.03 TR 935-1050 M. Wollaeger

 

Fall 2014 200-level English Courses:

English 200: Intermediate Nonfiction Writing

.01 M 310-600 S. Solomon

Advocacy Writing: To make your case in business and politics, you must write with precision and economy: your audience usually consists of busy people with many other issues to consider so your argument has to be clear and concise, the evidence compelling. Over the course of the semester, students will choose a variety of public policy issues on which to write. The class will practice and discuss such forms as the one-page lobbying document or letter, the speech, the radio script, testimony, and the op ed piece. In each instance, students will advocate a course of action: "we should/we should not do X"; they will learn to muster research to support their arguments and to attack opposing arguments. Students will then consider each other's written assignments in a series of workshops.

Students who register for this class will join a waiting list at first.  They should write a 250-word essay about a public policy issue (or excerpt a section of a paper written for another class about a public policy issue) and then email that account to Solomon by August 5 with the subject heading, “English 200 Advocacy Writing Sample.”  The writing sample need not advocate a course of action; it may just describe or analyze a law or federal, state or local policy. Then, in the week before the semester starts, Solomon will select class participants and email all people on the waiting list to tell them whether they have gained admission.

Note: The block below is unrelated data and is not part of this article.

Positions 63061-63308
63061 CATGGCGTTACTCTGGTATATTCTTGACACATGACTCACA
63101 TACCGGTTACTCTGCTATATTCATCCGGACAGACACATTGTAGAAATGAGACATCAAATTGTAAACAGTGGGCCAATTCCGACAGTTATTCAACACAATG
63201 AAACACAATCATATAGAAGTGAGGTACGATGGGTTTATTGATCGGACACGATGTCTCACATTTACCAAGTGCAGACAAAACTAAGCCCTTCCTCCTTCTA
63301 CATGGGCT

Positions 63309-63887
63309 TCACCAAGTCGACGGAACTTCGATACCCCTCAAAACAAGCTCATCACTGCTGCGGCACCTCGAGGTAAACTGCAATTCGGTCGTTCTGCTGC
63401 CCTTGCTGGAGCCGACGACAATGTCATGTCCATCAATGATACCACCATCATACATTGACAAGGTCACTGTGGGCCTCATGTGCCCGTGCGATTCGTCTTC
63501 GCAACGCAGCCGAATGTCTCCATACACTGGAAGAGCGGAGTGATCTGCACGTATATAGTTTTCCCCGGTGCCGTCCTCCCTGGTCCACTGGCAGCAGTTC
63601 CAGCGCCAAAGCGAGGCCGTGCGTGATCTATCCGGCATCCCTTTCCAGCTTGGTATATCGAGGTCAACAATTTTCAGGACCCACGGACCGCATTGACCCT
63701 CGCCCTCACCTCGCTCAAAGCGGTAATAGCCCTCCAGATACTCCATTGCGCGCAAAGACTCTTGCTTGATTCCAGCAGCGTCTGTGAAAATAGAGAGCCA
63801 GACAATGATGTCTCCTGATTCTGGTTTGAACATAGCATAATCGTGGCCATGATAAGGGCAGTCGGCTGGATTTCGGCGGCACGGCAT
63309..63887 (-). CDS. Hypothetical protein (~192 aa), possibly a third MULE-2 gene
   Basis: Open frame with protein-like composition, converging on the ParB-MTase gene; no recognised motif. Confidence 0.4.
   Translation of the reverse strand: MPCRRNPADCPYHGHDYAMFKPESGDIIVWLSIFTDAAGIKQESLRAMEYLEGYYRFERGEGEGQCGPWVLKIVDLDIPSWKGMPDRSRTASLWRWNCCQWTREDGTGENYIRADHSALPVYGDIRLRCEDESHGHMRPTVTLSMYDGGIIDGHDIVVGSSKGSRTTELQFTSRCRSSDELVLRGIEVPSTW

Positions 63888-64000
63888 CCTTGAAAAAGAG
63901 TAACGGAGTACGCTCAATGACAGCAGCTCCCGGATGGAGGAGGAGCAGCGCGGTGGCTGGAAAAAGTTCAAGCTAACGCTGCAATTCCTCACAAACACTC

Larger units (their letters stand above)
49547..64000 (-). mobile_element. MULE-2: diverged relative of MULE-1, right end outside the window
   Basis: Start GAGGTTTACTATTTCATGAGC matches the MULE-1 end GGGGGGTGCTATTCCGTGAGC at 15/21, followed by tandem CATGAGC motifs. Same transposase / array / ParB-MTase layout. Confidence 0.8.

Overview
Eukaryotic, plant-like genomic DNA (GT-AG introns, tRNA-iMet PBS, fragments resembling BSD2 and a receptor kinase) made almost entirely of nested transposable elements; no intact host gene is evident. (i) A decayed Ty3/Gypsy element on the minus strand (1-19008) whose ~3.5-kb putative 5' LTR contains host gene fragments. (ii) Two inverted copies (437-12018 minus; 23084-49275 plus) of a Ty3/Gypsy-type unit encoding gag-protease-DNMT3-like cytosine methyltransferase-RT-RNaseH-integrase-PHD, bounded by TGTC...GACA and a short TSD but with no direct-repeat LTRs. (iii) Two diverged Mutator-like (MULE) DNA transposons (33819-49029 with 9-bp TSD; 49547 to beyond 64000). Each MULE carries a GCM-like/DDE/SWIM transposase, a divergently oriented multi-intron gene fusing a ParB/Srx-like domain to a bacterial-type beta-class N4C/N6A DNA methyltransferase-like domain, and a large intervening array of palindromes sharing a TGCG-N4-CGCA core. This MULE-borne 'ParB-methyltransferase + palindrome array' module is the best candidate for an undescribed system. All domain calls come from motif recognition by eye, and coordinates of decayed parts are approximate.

.02 310-600 W S. Solomon

Life writing: memoirs about people, places, historical times: Of all the forms of creative nonfiction, memoir is arguably the most popular.  Why so?  Writers of good memoirs transform the raw material of their lives into a story that a reader can recognize as instructive, insightful, and true to life.  As memoirists consider what really happened, they often create in the reader a sense of discovery that parallels their own. They inevitably evaluate the past from the perspective of the present and in so doing they may weigh what they know now against what they knew then to create a complex understanding of what happened and why.  Their medium is time; managing the reader’s understanding of time becomes one of their foremost concerns.